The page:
Public Works

4 ways to fight illegal dumping and keep our city clean

By Debbie Stickles, Engineering Programs Specialist

You’ve seen the eyesores.

The piles of garbage, tires, paint cans, and appliances that someone carelessly dumped by the side of the road or in an open field. The practice is illegal, but it still happens far too often, despite the threat of substantial fines and even jail time.

Many of the dumped items are not just a blight on the landscape — they can be hazardous, too.

Illegal dumping is the disposal of a large quantity of rubbish or large items on either public or private property. Due to the low visibility created by high brush lines, local streams typically take the brunt of the mess. A few discarded shopping carts or a heap of tires can pollute waterways, increase flood hazards, and destroy wildlife habitats.

Here are four ways you can help us be friendlier to our environment and keep our community clean:

1. Household Hazardous Waste Collection.

When it comes to recycling or disposing of medications, computers, televisions, gasoline, oils pesticides, herbicides, antifreeze, paint, batteries and more, Brazos Valley residents should take advantage of free Household Hazardous Waste Collection events every spring and fall. The next one is Saturday, Oct. 21 from 7 a.m.-2 p.m. at the Texas A&M University Services Building located on Harvey Road east of Veterans Parks & Athletic Complex.

2. Recycling and solid waste programs.

The City of College Station’s single-stream recycling program allows you to place your recyclables in one container. The only item you need to bag in clear plastic is shredded paper. Visit to learn about the city’s solid waste and recycling programs.

Other resources may include private companies which can recycle or dispose of certain types of waste such as tires or construction materials. The Texas Commission on Environmental Quality offers a list of statewide resources for recycling or special waste disposal.

3. Clean-up events and stewardship organizations.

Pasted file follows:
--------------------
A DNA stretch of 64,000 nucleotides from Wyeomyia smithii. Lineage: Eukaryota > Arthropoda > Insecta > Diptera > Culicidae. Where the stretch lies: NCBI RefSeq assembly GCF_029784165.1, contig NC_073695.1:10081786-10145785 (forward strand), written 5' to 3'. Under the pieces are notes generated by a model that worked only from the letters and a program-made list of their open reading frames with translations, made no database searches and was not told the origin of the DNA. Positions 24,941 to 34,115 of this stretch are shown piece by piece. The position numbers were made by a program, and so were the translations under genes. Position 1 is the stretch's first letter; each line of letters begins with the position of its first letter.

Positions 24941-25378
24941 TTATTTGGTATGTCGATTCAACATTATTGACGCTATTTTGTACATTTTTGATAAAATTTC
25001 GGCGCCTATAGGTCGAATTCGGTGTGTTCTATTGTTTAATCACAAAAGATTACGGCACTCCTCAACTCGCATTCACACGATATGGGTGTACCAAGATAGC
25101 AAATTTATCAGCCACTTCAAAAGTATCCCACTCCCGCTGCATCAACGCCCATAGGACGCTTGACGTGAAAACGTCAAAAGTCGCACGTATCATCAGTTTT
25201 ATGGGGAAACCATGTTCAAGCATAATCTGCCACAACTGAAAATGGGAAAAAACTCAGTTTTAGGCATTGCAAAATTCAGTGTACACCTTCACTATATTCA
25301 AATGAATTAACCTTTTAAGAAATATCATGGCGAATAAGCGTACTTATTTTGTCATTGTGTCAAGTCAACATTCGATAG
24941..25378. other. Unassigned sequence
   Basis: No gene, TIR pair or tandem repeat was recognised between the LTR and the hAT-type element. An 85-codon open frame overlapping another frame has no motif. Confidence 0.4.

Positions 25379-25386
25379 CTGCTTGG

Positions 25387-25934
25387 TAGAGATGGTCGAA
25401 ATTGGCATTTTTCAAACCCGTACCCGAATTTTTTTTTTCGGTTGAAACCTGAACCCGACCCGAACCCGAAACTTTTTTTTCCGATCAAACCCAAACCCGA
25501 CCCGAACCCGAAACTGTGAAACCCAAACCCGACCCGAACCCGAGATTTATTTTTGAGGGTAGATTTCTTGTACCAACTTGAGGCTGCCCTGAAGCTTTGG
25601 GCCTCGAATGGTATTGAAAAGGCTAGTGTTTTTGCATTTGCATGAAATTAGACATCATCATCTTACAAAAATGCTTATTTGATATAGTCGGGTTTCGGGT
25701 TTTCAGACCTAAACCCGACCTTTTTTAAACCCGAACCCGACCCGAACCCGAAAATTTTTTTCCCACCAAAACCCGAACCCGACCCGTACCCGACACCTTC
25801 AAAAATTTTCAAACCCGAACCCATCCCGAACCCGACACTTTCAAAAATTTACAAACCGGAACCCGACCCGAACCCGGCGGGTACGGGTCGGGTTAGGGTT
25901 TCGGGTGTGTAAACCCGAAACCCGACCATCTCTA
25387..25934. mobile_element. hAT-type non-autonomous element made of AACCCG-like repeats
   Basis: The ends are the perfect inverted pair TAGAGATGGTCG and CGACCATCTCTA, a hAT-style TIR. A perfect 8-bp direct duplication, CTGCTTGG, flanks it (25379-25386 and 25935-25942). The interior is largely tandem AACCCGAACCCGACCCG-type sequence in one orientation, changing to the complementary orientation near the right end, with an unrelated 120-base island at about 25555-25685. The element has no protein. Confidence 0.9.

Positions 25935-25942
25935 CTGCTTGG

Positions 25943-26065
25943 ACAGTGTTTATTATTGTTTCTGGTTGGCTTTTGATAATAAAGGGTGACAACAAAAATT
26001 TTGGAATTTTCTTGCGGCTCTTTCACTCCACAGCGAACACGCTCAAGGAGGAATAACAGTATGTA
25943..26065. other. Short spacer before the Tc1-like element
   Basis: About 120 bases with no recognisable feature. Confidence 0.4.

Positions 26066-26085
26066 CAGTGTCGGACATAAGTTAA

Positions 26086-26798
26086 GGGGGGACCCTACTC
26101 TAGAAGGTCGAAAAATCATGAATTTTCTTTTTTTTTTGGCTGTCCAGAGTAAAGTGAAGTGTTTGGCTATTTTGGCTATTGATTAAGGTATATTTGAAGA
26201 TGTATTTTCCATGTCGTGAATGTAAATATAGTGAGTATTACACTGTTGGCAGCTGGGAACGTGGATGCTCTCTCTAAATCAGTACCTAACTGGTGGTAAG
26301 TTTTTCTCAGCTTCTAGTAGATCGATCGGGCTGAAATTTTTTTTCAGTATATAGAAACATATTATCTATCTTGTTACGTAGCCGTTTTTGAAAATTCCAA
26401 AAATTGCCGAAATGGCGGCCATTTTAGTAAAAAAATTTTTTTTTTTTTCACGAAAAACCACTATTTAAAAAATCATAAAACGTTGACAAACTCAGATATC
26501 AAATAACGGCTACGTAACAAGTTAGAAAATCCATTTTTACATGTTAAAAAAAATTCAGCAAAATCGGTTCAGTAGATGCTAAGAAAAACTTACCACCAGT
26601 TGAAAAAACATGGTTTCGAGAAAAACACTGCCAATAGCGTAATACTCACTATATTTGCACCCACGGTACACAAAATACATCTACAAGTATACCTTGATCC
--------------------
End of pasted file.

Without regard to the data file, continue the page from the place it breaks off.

The City of College Station offers several volunteer programs to get you directly involved in helping our environment:

  • Adopt-A-Street enhances the appearance of our community by beautifying and maintaining a street or section of a street.
  • Adopt-A-Greenway helps residents and businesses play an active role in cleaning up and beautifying our open spaces, creeks and multi-use paths/trails. The City of College Station partners with Keep Brazos Beautiful to coordinate the program.
  • Only Rain down the Drain Campaign encourages individuals or groups to place decals on neighborhood storm drain inlets that read “Don’t Dump. Drains to River.

4. If you see it, report it!

If you come across illegally dumped materials or see someone dumping illegally, report it by contacting Code Enforcement at 979-764-6363 or, or use the popular SeeClickFix mobile app.


About the Blogger

Debbie Stickles is starting her third year as the city’s engineering program specialist. She previously worked as an engineering specialist in the Railroad Commission of Texas’ Oil & Gas Division from 2014-15.  A native of Carrizo Springs, Debbie received a bachelor’s degree in environmental engineering from Texas A&M-Kingsville in 2013.


Photo Copyright: antpkr / 123RF Stock Photo

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Improvements along FM2818 to boost safety, mobility

By James Robertson, Assistant Traffic Engineer

It’s not exactly a secret that traffic flow remains a dominant issue as College Station continues to expand.

One of our most heavily congested corridors is FM2818 (Harvey Mitchell Parkway) from Holleman Drive to George Bush Drive. Consequently, the surging traffic volume has led to a significant increase in crashes in that area.

The problem isn’t being ignored. Far from it.

College Station is working closely with other local agencies to reduce these incidents in both the long and short-term.

Long-term mitigation by the Bryan-College Station Metropolitan Planning Organization and the Texas Department of Transportation includes widening FM2818 and restricting turning movements at driveways. The City of College Station will join TxDOT – which maintains many of our roads, including 2818 – to conduct a public meeting about the widening project later this year.

In the short term, the College Station Public Works Department has pursued lower-cost operational changes that achieve three primary objectives:

  1. Decrease crashes at signalized intersections by installing protected-only green left-turn indications.
  2. Decrease left-turn lane waiting at FM2818 and Holleman by increasing green time for FM2818 left-turns.
  3. Decrease travel time along FM2818 between Bush and Holleman by increasing the green time for FM2818.